I have had zero help from the NHS (despite working and paying into the system) other than a repeat prescription of medication. How can it be acceptable that my uncle was failed and now I am being failed?
Why are no lessons being learnt? Why is the ripple effect allowed to continue? Why is it a postcode lottery whether you have access to a mental health service that is fit for purpose? Why are bereaved families having to campaign and fight for parity of esteem and for justice?
It cannot be right that a prisoner who takes their life in jail receives an automatic Fatal Accident Inquiry, yet patients, under the ‘care’ of the NHS are taking their lives in a ‘secure’ psychiatrist ward yet no Fatal Accident Inquiry takes place.”
We thank Gillian Murray for her statement.
We will now move to questions, to explore some of the issues that Karen McKeown has highlighted. We will then consider what we want to do with the petition. We appreciate just how difficult and personal this is for you, Karen.
You have highlighted some of the things that have been done in relation to your partner’s case, including the fact that Monica Lennon raised your concerns at First Minister’s questions. Some of what has happened has been reported in the media, and I know that people will be familiar with the background to your petition. You indicated that you had a meeting with the Minister for Mental Health. Will you say a little bit about that? When was it? Has there been any follow-up to the meeting?
I met the minister early in October last year. She listened to what I have just told the committee, but that was all that she did. There was no follow-up or action. Nothing else came out of the meeting apart from the fact that the minister listened to me. That is all that I can really say about it.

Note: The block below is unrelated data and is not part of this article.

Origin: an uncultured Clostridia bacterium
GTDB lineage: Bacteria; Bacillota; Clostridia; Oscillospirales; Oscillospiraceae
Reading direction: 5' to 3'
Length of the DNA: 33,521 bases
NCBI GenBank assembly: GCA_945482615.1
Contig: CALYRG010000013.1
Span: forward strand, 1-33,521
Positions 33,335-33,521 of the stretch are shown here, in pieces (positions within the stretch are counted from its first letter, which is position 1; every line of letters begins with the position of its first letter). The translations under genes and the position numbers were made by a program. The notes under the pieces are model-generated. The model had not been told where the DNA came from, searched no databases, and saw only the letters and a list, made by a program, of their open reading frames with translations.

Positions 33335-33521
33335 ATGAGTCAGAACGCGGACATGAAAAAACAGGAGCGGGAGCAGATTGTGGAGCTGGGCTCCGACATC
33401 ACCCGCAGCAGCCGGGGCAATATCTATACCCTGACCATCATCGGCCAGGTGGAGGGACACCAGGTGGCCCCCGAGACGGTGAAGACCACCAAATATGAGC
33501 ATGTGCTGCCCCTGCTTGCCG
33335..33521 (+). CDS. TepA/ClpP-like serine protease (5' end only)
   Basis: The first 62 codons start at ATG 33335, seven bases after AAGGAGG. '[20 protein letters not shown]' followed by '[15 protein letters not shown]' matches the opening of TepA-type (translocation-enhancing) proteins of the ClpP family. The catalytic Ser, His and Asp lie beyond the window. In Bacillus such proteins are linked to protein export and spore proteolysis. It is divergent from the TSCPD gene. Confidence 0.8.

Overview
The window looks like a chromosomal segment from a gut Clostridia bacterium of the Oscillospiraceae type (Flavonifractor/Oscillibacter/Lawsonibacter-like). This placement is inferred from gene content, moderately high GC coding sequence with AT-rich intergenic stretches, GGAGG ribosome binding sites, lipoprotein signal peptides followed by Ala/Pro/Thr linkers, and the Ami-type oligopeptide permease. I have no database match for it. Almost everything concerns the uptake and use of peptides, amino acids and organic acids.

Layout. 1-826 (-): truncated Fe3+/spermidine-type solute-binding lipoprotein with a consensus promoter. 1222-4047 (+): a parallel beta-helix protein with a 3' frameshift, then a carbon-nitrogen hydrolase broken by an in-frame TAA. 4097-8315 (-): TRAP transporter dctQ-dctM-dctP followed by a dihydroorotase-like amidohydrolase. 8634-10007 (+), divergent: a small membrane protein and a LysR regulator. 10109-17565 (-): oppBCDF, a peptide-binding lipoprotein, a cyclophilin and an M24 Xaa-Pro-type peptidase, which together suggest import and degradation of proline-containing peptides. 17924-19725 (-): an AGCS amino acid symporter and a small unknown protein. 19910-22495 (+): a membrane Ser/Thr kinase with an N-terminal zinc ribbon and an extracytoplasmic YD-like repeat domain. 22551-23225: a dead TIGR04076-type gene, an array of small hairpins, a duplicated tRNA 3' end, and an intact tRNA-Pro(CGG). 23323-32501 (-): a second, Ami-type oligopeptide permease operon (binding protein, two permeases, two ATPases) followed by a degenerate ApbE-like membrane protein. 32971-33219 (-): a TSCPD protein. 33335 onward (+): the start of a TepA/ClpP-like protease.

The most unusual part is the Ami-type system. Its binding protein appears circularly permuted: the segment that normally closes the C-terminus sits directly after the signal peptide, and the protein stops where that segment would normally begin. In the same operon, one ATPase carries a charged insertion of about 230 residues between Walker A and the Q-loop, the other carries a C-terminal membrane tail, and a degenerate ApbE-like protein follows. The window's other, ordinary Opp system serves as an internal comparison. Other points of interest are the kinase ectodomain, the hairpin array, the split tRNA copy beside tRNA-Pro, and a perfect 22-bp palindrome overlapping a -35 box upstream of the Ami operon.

Okay. Thank you.
Good morning, and thanks for giving evidence to us.
In your petition, you and Gillian Murray state that your loved ones
“asked for help a number of times”
and that your families “expressed concerns”, but those concerns
“were dismissed and no help or support was offered”.
The word “dismissed” has strong connotations. How did the NHS staff—
They dismissed us. They did not even give us medication. When I asked them whether they could give medication to ease Luke’s symptoms, they dismissed the fact that he was mentally unwell altogether. According to them, he was not suicidal or mentally unwell, and there was nothing wrong with him—he was a healthy man. That is why I feel that I was dismissed. I feel very strongly that Luke’s concerns, my concerns and the whole matter were dismissed.
For clarification, the NHS staff you saw did not recognise any issues.
No. They became quite confrontational when I told them about my concerns. I came to the situation from a nursing background. I have some understanding of mental illness, I have done the applied suicide intervention skills training, and I have safeTALK training. Everything that I learned in that training told me that there were severe warning signs. When I tried to explain that to the staff, they just dismissed it. According to them, Luke and I did not know what we were talking about, and he was not mentally unwell.
Outside the healthcare service, there are third sector organisations that can potentially help. Did you seek help or get any feedback from them?